Don’t bother to bring a car here; hotels will meet the ferry, and you can rent a bicycle or walk to attractions. Among these are sites relating to America’s first female professional astronomer, Maria Mitchell, including her home, an observatory, and an aquarium of local marine life. The Nantucket Life Saving Museum houses a collection of marine artifacts, and Hinchman House Natural History Museum concentrates on Nantucket’s flora and fauna with bird, wildflower, and marine ecology walks.
Nantucket Whaling Museum
The Nantucket Whaling Museum features ship models, scrimshaw, whaling equipment, portraits, logbooks, and the skeleton of a 43-foot sperm whale, all housed in a restored 1847 candle factory with a rooftop observation deck.
Nantucket Historical Association
Along with offering guided walking tours late May through October, the Nantucket Historical Association maintains a number of attractions that are open to visitors, including a 19th-century firehouse; the 1845 Hadwen House; the 1745 Macy Christian House; the Old Gaol from 1806; the oldest working windmill in the country; and the 1686 saltbox, Jethro Coffin House, the island’s oldest residence and only surviving structure from the original English settlement.
Accommodation: Where to Stay in Nantucket: Best Areas & Hotels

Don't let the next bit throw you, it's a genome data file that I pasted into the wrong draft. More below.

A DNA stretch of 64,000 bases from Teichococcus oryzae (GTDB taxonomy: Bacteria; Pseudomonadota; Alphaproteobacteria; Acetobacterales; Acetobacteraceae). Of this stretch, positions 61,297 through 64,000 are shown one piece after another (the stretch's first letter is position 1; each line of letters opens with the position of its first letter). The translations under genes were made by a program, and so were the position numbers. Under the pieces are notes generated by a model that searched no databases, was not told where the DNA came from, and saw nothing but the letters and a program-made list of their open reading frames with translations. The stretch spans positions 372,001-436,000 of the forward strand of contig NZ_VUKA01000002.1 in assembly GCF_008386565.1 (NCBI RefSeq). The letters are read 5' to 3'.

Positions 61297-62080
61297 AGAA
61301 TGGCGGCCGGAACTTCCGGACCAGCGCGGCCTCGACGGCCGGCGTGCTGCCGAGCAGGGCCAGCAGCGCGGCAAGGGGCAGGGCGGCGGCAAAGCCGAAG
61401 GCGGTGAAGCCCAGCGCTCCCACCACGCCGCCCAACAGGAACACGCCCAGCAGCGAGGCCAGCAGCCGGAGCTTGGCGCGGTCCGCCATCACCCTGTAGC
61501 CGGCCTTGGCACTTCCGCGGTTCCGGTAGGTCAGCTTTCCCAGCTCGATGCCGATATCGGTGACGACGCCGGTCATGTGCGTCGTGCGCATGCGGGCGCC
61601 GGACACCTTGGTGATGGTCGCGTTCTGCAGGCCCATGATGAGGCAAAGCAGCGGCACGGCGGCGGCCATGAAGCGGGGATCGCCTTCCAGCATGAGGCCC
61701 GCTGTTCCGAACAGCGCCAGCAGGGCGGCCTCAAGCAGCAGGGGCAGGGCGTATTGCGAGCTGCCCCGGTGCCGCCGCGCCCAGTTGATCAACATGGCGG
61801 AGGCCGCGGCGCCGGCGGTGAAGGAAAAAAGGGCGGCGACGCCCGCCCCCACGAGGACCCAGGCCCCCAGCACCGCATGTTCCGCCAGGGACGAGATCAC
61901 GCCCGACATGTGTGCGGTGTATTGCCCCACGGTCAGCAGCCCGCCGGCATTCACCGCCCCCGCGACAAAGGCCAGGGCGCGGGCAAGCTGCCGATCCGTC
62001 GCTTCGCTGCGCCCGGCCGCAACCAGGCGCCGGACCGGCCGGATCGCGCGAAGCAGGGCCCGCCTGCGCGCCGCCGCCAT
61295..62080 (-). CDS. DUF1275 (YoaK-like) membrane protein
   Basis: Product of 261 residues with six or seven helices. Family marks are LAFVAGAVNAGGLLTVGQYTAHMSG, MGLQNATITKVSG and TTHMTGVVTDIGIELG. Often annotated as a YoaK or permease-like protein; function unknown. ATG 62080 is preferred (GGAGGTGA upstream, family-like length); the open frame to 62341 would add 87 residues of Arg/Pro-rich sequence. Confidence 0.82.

At the very tip of Cape Cod, Provincetown is known for its thriving art and music scene. In 1620, the Pilgrims landed here in the Mayflower, before moving on to found Plymouth. With plenty of beaches, miles of walking and cycling paths, kayaking, and boat excursions, Provincetown is a lively and popular resort.
Towering above the town’s narrow streets and lanes is the 252-foot Pilgrim Monument–-the tallest all-granite structure in the US, completed in 1910. You climb to the top for spectacular views. A museum at its base explores the town’s rich history with informative displays, ship models, whaling equipment, arrowheads, and tools of the local Wampanoag people, and maritime artifacts.
To see the works of artists who have lived and worked in the area, visit the Provincetown Art Association and Museum, first established to support the many artists who were refugees from Europe after World War I. The arts are still an important part of Provincetown life, as you can tell from the number of galleries that line the busy shopping area along Commercial Street.